Personal protective equipment (PPE) is essential in every metal workshop. Under the Work Health and Safety Regulations, many businesses are actually required to provide some sort of PPE as a supplement to risk management strategy. In today’s post, we are going through a PPE checklist for your metal workshop. Use this list to ensure you’ve got the right PPE to keep your workers safe, whether they’re using a brake press or a hydraulic guillotine.

#1: Protective headwear

The right headwear protects against impact, is shock absorbing and is able to withstand penetration. In a metal workshop, there are two main types of protective headwear:

  • Hard hats
  • Welding hoods, which also protect against heat

Hard hats and welding hoods may also be worn with skullcaps or woollen liners to make them more comfortable to wear.

#2: Protective eyewear and face protection

Grinding, cutting and shaping metal are activities that can expose employees to molten metal, chemical fumes, and airborne particles. The last place you want these things to end up is an employee’s face or eyes, so providing protective equipment is essential to safeguarding these areas.

There are many different kinds of protective eyewear, including:

  • Goggles with side shields
  • Goggles that can fit over prescription glasses

To protect the face (including the nose and mouth), you may provide:

  • A full-face shield that protects against sparks/debris
  • A specific welding hood

In addition to these things, there should always be a clearly marked eyewash area close to the workstation.

#3: Protective equipment for ears

Let’s be honest: metal workshops can be noisy places. Constant exposure to a loud brake press or other sheet metal machinery can make your employees vulnerable to hearing loss or impairment, which is of course irreversible. Therefore, it’s important to try and prevent the risk of hearing damage as diligently as possible.

Auditory PPE needs to be considered with all factors in mind, such as:

  • The current hearing condition of the employee
  • How loud the specific machine is
  • What type of noise the employee is exposed to (constant or infrequent?)

After these factors have been taken into account, you can go on to decide the type of PPE that is most appropriate for the person and situation. Protective equipment for ears may include:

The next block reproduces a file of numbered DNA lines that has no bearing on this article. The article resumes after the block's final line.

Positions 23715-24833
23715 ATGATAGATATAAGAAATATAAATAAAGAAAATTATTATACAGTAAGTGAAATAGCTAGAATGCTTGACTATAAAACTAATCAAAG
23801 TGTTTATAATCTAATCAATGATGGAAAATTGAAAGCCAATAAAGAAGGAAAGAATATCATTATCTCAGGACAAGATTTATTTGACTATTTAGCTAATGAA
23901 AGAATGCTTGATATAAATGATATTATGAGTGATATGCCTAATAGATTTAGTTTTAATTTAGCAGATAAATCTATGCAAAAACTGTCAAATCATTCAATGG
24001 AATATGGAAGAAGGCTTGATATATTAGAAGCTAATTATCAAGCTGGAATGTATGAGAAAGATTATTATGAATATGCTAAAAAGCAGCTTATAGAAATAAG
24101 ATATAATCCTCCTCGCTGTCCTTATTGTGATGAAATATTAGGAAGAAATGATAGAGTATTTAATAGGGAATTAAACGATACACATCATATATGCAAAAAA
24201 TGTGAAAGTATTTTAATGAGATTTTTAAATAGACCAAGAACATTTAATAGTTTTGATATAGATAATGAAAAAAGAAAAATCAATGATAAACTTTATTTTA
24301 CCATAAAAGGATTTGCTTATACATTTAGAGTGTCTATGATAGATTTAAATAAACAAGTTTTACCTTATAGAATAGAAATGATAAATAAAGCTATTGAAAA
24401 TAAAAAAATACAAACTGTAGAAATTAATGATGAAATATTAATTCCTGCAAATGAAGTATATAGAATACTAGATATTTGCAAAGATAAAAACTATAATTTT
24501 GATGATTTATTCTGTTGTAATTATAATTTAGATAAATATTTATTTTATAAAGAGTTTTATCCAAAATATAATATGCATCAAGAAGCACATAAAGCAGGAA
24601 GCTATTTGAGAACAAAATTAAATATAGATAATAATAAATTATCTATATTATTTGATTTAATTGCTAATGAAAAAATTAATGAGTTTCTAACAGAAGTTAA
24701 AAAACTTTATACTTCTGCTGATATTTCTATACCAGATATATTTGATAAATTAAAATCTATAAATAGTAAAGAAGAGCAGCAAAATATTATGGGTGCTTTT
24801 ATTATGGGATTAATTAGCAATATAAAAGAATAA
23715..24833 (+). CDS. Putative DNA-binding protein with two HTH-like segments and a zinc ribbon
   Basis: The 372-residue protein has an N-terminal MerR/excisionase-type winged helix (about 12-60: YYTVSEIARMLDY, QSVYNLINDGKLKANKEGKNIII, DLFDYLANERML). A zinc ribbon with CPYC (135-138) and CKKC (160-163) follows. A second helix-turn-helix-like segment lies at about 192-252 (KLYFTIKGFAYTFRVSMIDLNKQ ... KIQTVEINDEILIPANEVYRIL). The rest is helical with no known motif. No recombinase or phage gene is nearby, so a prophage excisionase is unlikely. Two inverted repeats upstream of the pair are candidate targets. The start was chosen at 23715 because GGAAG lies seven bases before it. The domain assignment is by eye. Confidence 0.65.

• Disposable, sponge-like earplugs
  • Large, reusable earmuffs

#4: Protective equipment for the respiratory system

Working with metal (particularly welding) can expose workers to fumes containing tiny metal particles. Without PPE, these fumes can be inhaled and deposited in the lungs. Over time, this can lead to diseases like chronic bronchitis and pulmonary fibrosis. Those who work in metal workshops could potentially even be at risk of exposure to other toxic vapours, specks of dust and smoke.

There are a few ways to protect the respiratory system from metal fumes. Some examples may include:

  • Wearing approved respirators that help to supply clean air to the user
  • Wearing a dust mask to protect against splashes (note that dust masks do not prevent the inhalation of particles)

#5: Protective footwear

The right footwear is the key to preventing slippages and protecting feet from falling objects and molten metal. But what exactly constitutes ‘the right footwear’? Here are some pointers you should be looking for:

  • Rubber insulated soles, to protect against electric shock
  • Impact-resistant toe area (such as a steel-capped toe)
  • High-topped, to protect against stray sparks or welding slag

#6: Protective equipment for hands

Some metal workshops hazards that commonly affect hands include burns, cuts, electric shock, and even amputation. Like many forms of PPE, the right kind will depend on the hazard you are protecting against. For example, leather gloves are more fire-resistant than latex ones.

Apart from gloves, other hand-protecting PPE includes:

  • Hand pads
  • Wristlets
  • Long sleeves

#7: Protective clothing

The clothing worn by metalworkers should be considered with utmost importance. After all, the skin is the largest organ in the body!

The torso, arms and legs are vulnerable to many hazards in the metal workshop. If proper care is not taken to cover up these areas suitably, employees might experience:

  • Burns
  • Cuts
  • Radiation

A t-shirt and jeans do not count as PPE; nor does loose-fitting clothing. Correct PPE clothing must be well fitting, resistant to heat or cuts, and should cover all exposed skin. Aprons, suits and skin-hugging tops and pants are just some examples of what might be worn in a metal workshop.

Review your current metal machinery

You should also take the time to review the machinery in your workshop and ensure it’s still in good form; it could be time to replace your old machinery.

Acra Machinery supplies quality new and used metal machinery to the metalworking industry. Whether you’re in search of a brake press or a laser cutter, you’ll be able to find it in our extensive range. Contact us today on 03 9794 6675 to enquire!